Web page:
Working with Excel Files in Power BI V2
Tuesday, August 11, 2015

In the beginning, Excel was at the center of Power BI. In the “V1″ version of Power BI, the entire product was all about enabling analytics in the cloud, and Excel/Excel services was the delivery vehicle for those analytics. The authoring tools were all Excel add-ins, and the service revolved around updating data models in Excel, and allowing you to work with data models greater than 10 MB. Power BI “V2″ changed that focus completely, completely removing that dependency on Office 365 and Excel. However, all of the Excel goodness that was within the “V1″ product is still there, it just may have moved around a bit, and it works a little differently now.

In the early days of Power BI V1, I wrote up a post about the limitations of the product, specifically the file size limitations. Reviewing this article recently, I was actually struck by how little has changed. The maximum data model size remains 250 MB. In fact, 250 MB is the maximum size of any data model in Power BI, whether or not it originated in Excel. What has changed, rather drastically is the means of enabling this 250 MB limit for an Excel file, which we’ll get to below.

Let’s have a look at some of the major differences between Power BI “V2″ and Power BI “V1″ as it pertains to Excel.

More than just pretty face

In V1, Excel was almost always used as a means of presenting data. It was possible to use Excel as a data source, but the presentation of that data would inevitably be through another Excel file.

In V2, Excel is far more commonly used as a data source. The Power BI Designer, or the web interface can connect to Excel files, and then import the data into data models stored in the service. Native Power BI visualizations are then used for data presentation. These Excel files can be local, in OneDrive, or in OneDrive for Business. If the files are in OneDrive, or OneDrive for Business, the data models can be automatically refreshed when the source workbooks change. However, we can continue to work with Excel as a presentation mechanism.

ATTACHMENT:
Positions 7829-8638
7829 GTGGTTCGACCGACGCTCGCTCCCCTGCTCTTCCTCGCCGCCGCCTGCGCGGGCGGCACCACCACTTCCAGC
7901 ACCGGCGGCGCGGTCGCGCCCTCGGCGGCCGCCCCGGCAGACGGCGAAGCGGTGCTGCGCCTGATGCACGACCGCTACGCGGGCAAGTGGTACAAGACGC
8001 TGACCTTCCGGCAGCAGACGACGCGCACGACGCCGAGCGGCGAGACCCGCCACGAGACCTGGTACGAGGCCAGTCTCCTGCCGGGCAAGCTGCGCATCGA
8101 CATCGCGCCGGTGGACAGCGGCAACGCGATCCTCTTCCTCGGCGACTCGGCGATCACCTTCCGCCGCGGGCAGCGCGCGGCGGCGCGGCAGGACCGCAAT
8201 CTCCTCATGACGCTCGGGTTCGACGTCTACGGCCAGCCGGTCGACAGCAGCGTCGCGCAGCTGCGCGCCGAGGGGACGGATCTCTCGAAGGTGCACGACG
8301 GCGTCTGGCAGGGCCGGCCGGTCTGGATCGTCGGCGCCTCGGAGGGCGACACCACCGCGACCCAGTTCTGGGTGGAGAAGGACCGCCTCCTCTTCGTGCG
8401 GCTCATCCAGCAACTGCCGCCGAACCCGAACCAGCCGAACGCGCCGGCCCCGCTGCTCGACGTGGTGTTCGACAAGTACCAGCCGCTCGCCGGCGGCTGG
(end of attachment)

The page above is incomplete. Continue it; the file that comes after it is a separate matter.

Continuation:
If the Excel file is stored in OneDrive for Business (as opposed to OneDrive), you can connect the Power BI interface to the workbook in place. Once connected, the workbook can be viewed and interacted with through Excel Services right within the Power BI interface. To do this, from the dashboard, select “Get Data”, choose Files, select the OneDrive for Business option, select the desired workbook, and finally, select the “Connect” button”. You will then be presented with two options.

Importing data from Excel vs connecting to a workbook in place

Note that these two options will ONLY appear if the repository for the workbook is OneDrive for Business. Selecting “Import” will import the data contained in the file into a service based data model. This is the operation that will occur for all other repositories, and it uses Excel as a data source. Selecting “Connect” however connects to the workbook in place, and it adds the workbook as a report to the Power BI user interface.

Excel Workbook in the Power BI section

The workbook appears in the Reports section with a small Excel icon beside it. To view the workbook in Excel Services, click on the ellipsis to the right of the name, and select View. The workbook should load in a new window in full fidelity, and allow interaction.

No artifacts are created in the Datasets or Dashboards sections, the workbook is a self-contained unit. This is important because personal sharing can only be done through Dashboards. Therefore, Excel Services based reports can only be shared through Office 365 Groups.

Office 365 Groups

One of the biggest changes that Power BI “V1″ users will notice (and need to deal with) is the fact that in order to work with Power BI in the same manner, Excel workbooks MUST be stored in a OneDrive for Business repository. With “V1″, a workbook could be stored within any SharePoint Online repository, and enabled for use with Power BI. Therefore, all “V1″ users will need to move these workbooks into OneDrive repositories before the “V1″ service is deprecate (Dec 31, 2015).

Every Office 365 user gets a OneDrive repository by default, and these repositories work just fine for personal use, but most current users that are using SharePoint Online will have workbooks in shared libraries in a collaboration environment. Office 365 Groups also each have their own OneDrive for Business repository, and all group members have access to that repository. Power BI V2 fully supports Groups, so this is the logical place to store all of the “V1″ workbooks for collaboration purposes.